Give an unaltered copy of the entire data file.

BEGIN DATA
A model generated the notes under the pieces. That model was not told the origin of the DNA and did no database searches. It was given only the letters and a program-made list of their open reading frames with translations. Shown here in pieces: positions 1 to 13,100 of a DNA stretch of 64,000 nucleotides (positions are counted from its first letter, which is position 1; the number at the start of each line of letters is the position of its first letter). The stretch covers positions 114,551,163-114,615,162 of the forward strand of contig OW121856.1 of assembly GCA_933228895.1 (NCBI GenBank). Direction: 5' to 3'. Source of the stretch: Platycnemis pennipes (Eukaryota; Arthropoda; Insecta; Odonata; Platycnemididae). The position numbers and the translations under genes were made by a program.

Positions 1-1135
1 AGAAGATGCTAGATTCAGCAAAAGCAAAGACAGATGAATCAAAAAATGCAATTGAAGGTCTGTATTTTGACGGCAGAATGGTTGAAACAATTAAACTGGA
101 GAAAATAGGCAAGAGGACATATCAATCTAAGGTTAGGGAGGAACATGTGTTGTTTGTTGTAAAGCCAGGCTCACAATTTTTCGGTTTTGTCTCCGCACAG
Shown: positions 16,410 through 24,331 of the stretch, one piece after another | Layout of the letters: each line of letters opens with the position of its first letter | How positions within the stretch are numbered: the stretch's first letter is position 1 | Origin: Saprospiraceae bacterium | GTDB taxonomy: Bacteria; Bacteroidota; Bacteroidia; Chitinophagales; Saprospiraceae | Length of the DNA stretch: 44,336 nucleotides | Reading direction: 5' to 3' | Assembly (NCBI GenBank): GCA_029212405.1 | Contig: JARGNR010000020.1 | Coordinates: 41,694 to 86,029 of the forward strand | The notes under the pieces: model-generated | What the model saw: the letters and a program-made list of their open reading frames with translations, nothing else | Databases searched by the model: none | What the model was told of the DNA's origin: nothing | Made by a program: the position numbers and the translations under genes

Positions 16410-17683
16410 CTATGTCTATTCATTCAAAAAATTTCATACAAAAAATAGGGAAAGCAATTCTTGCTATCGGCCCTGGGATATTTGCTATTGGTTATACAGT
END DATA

A model generated the notes under the pieces. That model was not told the origin of the DNA and did no database searches. It was given only the letters and a program-made list of their open reading frames with translations. Shown here in pieces: positions 1 to 13,100 of a DNA stretch of 64,000 nucleotides (positions are counted from its first letter, which is position 1; the number at the start of each line of letters is the position of its first letter). The stretch covers positions 114,551,163-114,615,162 of the forward strand of contig OW121856.1 of assembly GCA_933228895.1 (NCBI GenBank). Direction: 5' to 3'. Source of the stretch: Platycnemis pennipes (Eukaryota; Arthropoda; Insecta; Odonata; Platycnemididae). The position numbers and the translations under genes were made by a program.

Positions 1-1135
1 AGAAGATGCTAGATTCAGCAAAAGCAAAGACAGATGAATCAAAAAATGCAATTGAAGGTCTGTATTTTGACGGCAGAATGGTTGAAACAATTAAACTGGA
101 GAAAATAGGCAAGAGGACATATCAATCTAAGGTTAGGGAGGAACATGTGTTGTTTGTTGTAAAGCCAGGCTCACAATTTTTCGGTTTTGTCTCCGCACAG
Shown: positions 16,410 through 24,331 of the stretch, one piece after another | Layout of the letters: each line of letters opens with the position of its first letter | How positions within the stretch are numbered: the stretch's first letter is position 1 | Origin: Saprospiraceae bacterium | GTDB taxonomy: Bacteria; Bacteroidota; Bacteroidia; Chitinophagales; Saprospiraceae | Length of the DNA stretch: 44,336 nucleotides | Reading direction: 5' to 3' | Assembly (NCBI GenBank): GCA_029212405.1 | Contig: JARGNR010000020.1 | Coordinates: 41,694 to 86,029 of the forward strand | The notes under the pieces: model-generated | What the model saw: the letters and a program-made list of their open reading frames with translations, nothing else | Databases searched by the model: none | What the model was told of the DNA's origin: nothing | Made by a program: the position numbers and the translations under genes

Positions 16410-17683
16410 CTATGTCTATTCATTCAAAAAATTTCATACAAAAAATAGGGAAAGCAATTCTTGCTATCGGCCCTGGGATATTTGCTATTGGTTATACAGT